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Mental Maps in Geography

Instructor: Christine Serva

Christine has an M.A. in American Studies. She is an instructional designer, educator, and writer with a particular interest in the social sciences and American studies.

Mental maps are such a part of our everyday life, we barely realize we're using them. Learn about this fascinating activity going on in our brains, including how our mental maps get distorted or refined.

Orienting Ourselves

Is there something wrong with the world map below?

A different perspective on the spatial arrangement of our world
A map of the world with north at the bottom

It includes the continents and countries on the Earth's surface, just like many other maps. But there's one key difference: the south is not south--it's at the top! There's nothing inherently wrong about looking at the world in this way. It's just a different point of view that many of us are not used to seeing.

The challenge this type of map poses is that it doesn't fit our mental map of how things are laid out on Earth. A mental map is a personal visualization of spatial information. In other words, it's a map inside our own minds. These internal maps often combine factual information with judgments or subjective interpretations (like which way north should appear on a map). Even what seems factual (such as the shape or size of a continent) can easily get distorted in our mind's eye.

Why We Use Mental Maps

We typically use mental maps for several reasons, including:

  • Finding our way from point A to point B
  • Organizing and storing information for future reference
  • A way to make meaning (more on this below)

You're even using a mental map in the space where you are right now, wherever that may be.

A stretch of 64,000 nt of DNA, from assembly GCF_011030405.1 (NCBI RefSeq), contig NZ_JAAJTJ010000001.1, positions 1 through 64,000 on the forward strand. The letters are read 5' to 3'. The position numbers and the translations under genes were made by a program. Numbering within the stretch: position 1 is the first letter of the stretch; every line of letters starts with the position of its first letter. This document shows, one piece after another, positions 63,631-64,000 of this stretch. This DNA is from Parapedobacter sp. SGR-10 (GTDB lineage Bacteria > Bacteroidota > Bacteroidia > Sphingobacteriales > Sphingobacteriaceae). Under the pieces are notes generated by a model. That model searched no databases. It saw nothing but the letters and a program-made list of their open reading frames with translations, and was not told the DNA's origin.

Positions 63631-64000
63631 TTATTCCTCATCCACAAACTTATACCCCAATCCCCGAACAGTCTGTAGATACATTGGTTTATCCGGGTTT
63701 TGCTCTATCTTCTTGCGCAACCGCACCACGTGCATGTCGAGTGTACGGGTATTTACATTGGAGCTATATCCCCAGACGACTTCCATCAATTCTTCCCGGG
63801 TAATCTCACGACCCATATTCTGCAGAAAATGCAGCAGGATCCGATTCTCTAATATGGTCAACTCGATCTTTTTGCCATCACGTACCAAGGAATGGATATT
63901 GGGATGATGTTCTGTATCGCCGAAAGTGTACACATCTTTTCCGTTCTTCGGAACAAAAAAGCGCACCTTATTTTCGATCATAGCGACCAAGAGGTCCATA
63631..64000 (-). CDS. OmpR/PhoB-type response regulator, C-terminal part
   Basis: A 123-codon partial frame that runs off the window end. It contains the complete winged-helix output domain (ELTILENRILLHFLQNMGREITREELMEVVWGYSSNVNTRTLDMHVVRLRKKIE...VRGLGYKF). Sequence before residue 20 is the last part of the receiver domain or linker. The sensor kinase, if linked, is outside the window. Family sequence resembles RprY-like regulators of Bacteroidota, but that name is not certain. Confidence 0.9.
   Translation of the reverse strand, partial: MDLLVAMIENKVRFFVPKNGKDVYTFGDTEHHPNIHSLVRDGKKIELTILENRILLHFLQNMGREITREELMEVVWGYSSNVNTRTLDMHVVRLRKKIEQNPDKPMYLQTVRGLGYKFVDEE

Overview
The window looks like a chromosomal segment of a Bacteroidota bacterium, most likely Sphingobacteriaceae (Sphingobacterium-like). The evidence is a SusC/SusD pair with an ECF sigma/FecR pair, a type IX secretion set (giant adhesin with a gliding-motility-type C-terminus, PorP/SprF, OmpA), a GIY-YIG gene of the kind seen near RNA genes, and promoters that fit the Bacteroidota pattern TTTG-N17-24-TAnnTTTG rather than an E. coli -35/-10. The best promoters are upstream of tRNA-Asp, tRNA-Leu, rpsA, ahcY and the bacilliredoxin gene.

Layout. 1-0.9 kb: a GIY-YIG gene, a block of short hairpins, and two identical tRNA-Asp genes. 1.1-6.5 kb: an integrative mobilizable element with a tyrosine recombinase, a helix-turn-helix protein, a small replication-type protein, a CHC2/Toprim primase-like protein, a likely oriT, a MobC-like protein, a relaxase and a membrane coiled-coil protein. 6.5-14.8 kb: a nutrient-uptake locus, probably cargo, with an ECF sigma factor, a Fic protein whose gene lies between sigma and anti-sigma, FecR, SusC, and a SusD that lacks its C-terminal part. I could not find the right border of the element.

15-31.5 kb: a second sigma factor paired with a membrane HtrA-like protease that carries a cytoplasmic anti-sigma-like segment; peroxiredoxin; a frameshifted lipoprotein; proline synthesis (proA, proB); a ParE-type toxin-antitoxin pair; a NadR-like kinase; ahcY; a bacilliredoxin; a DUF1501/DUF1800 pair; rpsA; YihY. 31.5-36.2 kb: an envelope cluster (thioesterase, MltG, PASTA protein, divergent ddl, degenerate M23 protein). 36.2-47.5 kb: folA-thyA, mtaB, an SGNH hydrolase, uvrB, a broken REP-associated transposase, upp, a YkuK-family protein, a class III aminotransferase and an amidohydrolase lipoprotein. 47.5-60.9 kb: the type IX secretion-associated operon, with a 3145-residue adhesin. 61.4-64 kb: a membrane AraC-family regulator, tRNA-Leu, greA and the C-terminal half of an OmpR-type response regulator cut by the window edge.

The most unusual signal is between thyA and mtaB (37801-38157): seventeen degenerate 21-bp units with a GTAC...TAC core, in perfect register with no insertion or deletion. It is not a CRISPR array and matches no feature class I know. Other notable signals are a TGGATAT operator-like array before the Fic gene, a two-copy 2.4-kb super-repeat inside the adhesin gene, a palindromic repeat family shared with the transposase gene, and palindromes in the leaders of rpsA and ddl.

Examples of Mental Maps

If I asked you to draw your room right now, you'd probably be able to bust out a good rough idea showing where your bed and dresser are and how they are situated in the room. Maybe when you compared this to the reality, you'd notice some subtle differences but overall you'd probably know the space well. This is so vivid in your mind in part because you regularly need to access this information to get around your room (and your whole house or apartment).

What if I asked you to draw the borders of the country of Bangladesh? Not so easy, unless you have a special connection to the region or have studied it well. Even drawing one's own home country's borders may be very challenging. We draw from memory but may not quite have it right.

You also make meaning with your mental mapping. What's this mean, you wonder? Well, let's say that you have a good sense of which are the most dangerous parts of your town or neighborhood. You may not have based this conclusion on factual data. Perhaps a parent or friend told you to be careful there, or you heard a news report about a shooting on a particular street in that area. This sticks in your mind and becomes a more subjective part of your mental map.

Refining Mental Maps

Now let's say that you have a friend who lives in that dangerous neighborhood. You end up visiting that person a lot and get to know this part of town better. You learn that two blocks away from your friend's house is 5th Street, where the majority of dangerous crimes happen in your town. On the other hand, your friend's house is right near a police station and tends to see little crime, even at night.

Suddenly, your mental map is different and more refined. You've learned new things about that specific area and incorporated this into your vision of what that part of the neighborhood is really like. Now you have a new layer of detail about what your friend's street is like relative to 5th Street. This can happen with any type of mental map.

Distorted Mental Maps

What do you notice about this map from 1862?

World map from 1862
Map of the word with North America in the center

It may not jump out at you at first, but when you look closely at certain regions, you can quickly see that this map is quite distorted. For example, Greenland and North America aren't even close to the size of Africa, even though they appear that way on the map. This is because maps such as this, referred to as the Mercator projection, were created for navigational purposes using straight lines and do not represent actual sizes on a more spherical earth. Maps like this may have to distort the shapes somewhat in order to get things on a flat surface so there's often a compromise when mapping this way.

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